Project description:Although diet quality is implicated in cardiovascular disease (CVD) risk, few studies have investigated the relation between diet quality and the risks of CVD and mortality in older adults. This study examined the prospective associations between dietary scores and risk of CVD and all-cause mortality in older British men. A total of 3328 men (aged 60-79 y) from the British Regional Heart Study, free from CVD at baseline, were followed up for 11.3 y for CVD and mortality. Baseline food-frequency questionnaire data were used to generate 2 dietary scores: the Healthy Diet Indicator (HDI), based on WHO dietary guidelines, and the Elderly Dietary Index (EDI), based on a Mediterranean-style dietary intake, with higher scores indicating greater compliance with dietary recommendations. Cox proportional hazards regression analyses assessed associations between quartiles of HDI and EDI and risk of all-cause mortality, CVD mortality, CVD events, and coronary heart disease (CHD) events. During follow-up, 933 deaths, 327 CVD deaths, 582 CVD events, and 307 CHD events occurred. Men in the highest compared with the lowest EDI quartile had significantly lower risks of all-cause mortality (HR: 0.75; 95% CI: 0.60, 0.94; P-trend = 0.03), CVD mortality (HR: 0.63; 95% CI: 0.42, 0.94; P-trend = 0.03), and CHD events (HR: 0.66; 95% CI: 0.45, 0.97; P-trend = 0.05) but not CVD events (HR: 0.79; 95% CI: 0.60, 1.05; P-trend = 0.16) after adjustment for sociodemographic, behavioral, and cardiovascular risk factors. The HDI was not significantly associated with any of the outcomes. The EDI appears to be more useful than the HDI for assessing diet quality in relation to CVD and morality risk in older men. Encouraging older adults to adhere to the guidelines inherent in the EDI criteria may have public health benefits.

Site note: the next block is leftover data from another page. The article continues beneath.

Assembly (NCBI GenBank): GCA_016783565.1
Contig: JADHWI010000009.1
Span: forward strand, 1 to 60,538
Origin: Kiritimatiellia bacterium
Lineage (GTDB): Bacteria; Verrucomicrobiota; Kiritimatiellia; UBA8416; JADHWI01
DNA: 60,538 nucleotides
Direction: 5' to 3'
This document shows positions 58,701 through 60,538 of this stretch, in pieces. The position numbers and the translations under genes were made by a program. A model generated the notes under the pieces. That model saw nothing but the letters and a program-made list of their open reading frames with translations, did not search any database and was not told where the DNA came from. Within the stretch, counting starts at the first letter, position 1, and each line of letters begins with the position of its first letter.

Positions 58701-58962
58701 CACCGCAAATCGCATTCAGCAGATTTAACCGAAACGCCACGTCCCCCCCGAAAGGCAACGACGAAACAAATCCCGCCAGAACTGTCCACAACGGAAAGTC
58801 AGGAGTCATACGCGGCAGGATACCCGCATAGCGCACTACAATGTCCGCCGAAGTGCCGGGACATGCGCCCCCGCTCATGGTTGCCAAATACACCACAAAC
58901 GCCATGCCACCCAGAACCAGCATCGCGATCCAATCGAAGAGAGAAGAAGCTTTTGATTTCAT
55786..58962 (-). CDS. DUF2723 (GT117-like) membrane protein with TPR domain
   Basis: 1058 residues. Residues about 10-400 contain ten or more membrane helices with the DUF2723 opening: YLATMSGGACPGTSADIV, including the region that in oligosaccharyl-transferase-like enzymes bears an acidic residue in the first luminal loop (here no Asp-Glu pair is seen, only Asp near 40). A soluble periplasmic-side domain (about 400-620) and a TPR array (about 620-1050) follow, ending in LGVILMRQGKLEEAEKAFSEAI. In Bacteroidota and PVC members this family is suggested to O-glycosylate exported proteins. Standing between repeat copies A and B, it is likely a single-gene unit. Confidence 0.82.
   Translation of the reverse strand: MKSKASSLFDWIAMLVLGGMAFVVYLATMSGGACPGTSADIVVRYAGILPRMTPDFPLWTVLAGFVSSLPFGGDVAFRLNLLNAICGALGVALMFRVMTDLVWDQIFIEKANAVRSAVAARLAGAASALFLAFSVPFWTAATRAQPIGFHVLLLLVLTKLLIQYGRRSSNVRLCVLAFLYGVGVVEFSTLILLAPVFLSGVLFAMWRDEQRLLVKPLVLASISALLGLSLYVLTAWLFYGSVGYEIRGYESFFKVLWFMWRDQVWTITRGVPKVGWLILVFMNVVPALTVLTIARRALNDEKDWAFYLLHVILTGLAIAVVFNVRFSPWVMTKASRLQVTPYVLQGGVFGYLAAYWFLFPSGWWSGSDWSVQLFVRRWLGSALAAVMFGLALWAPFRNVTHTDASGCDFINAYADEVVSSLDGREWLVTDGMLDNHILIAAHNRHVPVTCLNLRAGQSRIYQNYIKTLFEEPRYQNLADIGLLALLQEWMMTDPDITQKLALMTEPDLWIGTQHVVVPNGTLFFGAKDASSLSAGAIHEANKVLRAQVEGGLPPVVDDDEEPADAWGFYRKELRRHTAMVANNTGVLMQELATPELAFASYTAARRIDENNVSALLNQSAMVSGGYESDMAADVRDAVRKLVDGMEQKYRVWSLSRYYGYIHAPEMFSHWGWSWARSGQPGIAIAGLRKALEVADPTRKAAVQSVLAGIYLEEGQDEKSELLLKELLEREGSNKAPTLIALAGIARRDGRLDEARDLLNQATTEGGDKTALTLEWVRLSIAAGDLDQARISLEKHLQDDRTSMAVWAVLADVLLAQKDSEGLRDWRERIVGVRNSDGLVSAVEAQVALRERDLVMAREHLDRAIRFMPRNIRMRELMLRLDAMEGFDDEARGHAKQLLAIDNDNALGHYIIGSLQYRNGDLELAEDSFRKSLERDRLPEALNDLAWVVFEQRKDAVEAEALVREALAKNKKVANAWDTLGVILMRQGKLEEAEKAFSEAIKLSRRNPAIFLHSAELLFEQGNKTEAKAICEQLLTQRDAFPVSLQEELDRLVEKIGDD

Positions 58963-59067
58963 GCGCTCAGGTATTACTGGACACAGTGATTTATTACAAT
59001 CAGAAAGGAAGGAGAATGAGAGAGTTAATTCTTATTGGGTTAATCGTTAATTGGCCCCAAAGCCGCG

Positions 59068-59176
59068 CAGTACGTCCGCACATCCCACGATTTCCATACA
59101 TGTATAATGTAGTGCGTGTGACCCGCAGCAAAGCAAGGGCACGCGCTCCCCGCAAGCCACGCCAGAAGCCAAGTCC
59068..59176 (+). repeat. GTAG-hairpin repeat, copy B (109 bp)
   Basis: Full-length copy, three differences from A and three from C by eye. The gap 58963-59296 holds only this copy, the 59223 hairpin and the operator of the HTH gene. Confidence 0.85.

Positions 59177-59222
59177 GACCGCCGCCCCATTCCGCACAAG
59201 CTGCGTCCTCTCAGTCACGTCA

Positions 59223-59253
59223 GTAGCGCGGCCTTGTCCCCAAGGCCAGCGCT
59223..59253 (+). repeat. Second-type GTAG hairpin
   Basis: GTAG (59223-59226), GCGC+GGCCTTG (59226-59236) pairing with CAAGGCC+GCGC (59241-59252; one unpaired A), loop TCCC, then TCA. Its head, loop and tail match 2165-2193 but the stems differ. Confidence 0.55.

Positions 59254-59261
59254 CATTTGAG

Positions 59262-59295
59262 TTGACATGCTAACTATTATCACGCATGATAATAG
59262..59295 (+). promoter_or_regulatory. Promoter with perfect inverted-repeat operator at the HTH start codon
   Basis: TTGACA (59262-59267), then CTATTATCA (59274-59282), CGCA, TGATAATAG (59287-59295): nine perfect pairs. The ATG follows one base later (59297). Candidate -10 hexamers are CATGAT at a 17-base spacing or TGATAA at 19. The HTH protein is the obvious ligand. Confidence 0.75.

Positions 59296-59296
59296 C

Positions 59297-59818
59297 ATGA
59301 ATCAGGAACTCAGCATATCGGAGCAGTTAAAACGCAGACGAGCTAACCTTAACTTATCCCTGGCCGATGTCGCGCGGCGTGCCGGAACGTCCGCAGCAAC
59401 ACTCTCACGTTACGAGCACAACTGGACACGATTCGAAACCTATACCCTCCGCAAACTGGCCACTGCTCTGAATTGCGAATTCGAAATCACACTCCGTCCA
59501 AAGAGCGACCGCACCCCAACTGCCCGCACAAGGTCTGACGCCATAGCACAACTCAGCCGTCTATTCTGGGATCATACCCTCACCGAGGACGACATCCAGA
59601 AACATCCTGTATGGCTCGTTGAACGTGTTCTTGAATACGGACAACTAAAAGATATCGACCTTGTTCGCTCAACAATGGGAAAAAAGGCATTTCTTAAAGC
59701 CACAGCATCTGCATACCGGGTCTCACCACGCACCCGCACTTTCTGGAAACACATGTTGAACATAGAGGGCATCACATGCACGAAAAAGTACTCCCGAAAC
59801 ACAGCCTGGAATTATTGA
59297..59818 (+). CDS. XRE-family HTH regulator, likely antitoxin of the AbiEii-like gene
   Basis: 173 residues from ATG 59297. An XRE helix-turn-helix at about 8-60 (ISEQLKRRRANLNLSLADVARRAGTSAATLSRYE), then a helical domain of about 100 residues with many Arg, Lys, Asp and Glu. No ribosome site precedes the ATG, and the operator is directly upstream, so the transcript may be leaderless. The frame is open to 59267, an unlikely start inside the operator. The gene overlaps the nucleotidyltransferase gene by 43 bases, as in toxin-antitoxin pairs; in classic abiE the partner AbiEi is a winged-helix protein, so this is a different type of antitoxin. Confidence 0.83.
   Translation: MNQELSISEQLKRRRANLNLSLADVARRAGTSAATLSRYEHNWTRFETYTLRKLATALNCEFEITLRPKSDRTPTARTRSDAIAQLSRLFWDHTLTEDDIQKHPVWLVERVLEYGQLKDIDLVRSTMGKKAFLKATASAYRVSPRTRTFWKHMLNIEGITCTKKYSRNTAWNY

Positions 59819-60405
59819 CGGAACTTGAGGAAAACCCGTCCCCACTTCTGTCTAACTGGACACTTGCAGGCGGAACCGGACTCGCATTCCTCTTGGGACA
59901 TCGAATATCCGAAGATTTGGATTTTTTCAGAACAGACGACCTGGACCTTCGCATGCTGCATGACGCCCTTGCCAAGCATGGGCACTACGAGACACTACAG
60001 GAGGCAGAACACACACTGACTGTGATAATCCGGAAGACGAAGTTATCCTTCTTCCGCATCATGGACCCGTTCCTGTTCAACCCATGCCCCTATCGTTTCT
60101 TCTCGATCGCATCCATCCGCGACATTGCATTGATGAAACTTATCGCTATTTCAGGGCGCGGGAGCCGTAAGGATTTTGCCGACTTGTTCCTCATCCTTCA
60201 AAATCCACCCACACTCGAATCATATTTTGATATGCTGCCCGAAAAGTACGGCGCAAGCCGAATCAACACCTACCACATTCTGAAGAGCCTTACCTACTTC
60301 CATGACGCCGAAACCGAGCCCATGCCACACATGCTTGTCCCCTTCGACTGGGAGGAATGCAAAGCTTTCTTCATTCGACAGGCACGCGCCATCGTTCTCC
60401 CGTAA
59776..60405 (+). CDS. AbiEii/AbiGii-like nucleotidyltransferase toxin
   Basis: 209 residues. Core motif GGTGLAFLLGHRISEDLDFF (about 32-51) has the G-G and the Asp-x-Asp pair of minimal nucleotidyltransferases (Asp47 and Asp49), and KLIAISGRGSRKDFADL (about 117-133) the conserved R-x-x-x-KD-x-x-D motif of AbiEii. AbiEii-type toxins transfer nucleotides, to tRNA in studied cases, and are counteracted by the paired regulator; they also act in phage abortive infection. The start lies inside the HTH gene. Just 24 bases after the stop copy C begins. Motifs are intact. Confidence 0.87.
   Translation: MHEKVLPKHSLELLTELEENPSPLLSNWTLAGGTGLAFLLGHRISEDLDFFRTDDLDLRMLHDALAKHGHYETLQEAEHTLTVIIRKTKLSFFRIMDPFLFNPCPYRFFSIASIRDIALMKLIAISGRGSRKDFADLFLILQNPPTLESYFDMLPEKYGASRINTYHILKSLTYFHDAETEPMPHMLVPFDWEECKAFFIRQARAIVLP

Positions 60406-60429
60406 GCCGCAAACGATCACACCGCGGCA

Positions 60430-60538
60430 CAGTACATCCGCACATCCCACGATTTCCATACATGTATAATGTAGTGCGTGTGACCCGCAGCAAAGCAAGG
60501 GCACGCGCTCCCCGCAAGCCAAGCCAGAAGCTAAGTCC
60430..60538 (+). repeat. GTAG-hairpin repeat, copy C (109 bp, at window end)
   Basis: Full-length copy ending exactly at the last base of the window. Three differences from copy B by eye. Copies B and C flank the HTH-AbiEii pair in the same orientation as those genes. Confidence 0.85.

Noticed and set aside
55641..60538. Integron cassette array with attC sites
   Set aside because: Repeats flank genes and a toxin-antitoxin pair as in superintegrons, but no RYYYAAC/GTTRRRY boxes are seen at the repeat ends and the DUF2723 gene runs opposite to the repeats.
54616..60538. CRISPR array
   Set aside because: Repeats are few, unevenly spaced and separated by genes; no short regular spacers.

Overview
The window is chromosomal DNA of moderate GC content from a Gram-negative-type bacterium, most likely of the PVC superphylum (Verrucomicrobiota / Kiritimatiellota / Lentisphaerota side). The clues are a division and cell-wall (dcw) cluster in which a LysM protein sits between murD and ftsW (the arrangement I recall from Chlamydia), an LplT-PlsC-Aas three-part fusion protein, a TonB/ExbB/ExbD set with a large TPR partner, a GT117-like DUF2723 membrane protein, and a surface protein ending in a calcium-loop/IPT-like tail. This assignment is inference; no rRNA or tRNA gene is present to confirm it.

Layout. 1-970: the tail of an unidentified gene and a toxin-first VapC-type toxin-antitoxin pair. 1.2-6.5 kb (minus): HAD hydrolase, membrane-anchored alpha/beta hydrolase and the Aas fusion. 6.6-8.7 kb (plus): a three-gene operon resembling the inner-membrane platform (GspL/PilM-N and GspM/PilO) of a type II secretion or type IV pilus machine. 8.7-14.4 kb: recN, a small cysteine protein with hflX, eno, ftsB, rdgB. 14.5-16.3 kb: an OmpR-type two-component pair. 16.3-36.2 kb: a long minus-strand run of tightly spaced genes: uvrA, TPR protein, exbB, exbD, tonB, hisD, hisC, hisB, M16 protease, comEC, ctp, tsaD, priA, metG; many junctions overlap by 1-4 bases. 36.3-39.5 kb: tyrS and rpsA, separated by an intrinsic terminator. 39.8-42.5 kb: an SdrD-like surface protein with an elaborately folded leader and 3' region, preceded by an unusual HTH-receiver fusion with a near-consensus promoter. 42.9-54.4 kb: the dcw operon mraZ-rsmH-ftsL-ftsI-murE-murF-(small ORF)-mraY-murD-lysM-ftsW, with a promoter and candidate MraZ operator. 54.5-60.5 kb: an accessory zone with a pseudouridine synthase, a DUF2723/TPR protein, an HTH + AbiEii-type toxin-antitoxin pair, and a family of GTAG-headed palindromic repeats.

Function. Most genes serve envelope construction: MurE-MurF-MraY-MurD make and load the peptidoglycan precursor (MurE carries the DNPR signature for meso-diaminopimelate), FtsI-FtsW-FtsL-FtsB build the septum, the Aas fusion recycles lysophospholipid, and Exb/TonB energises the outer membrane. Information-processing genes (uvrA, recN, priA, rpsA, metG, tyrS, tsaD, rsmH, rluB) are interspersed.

Project description:BACKGROUND:increasing numbers of older adults are living with frailty and its adverse consequences. We investigated relationships between diet quality or patterns and incident physical frailty in older British men and whether any associations were influenced by inflammation. METHODS:prospective study of 945 men from the British Regional Heart Study aged 70-92 years with no prevalent frailty. Incident frailty was assessed by questionnaire after 3 years of follow-up. Frailty was defined as having at least three of: low grip strength, low physical activity, slow walking speed, unintentional weight loss and feeling of low energy, all based on self-report. The Healthy Diet Indicator (HDI) based on WHO dietary guidelines and the Elderly Dietary Index (EDI) based on a Mediterranean-style dietary intake were computed from questionnaire data and three dietary patterns were identified using principal components analysis: prudent, high fat/low fibre and high sugar. RESULTS:men in the highest EDI category and those who followed a prudent diet were less likely to become frail [top vs bottom category odds ratio (OR) (95% CI) 0.49 (0.30, 0.82) and 0.53 (0.30, 0.92) respectively] after adjustment for potential confounders including BMI and prevalent cardiovascular disease. No significant association was seen for the HDI. By contrast those who had a high fat low fibre diet pattern were more likely to become frail [OR (95% CI) 2.54 (1.46, 4.40)]. These associations were not mediated by C-reactive protein (marker of inflammation). CONCLUSIONS:the findings suggest adherence to a Mediterranean-style diet is associated with reduced risk of developing frailty in older people.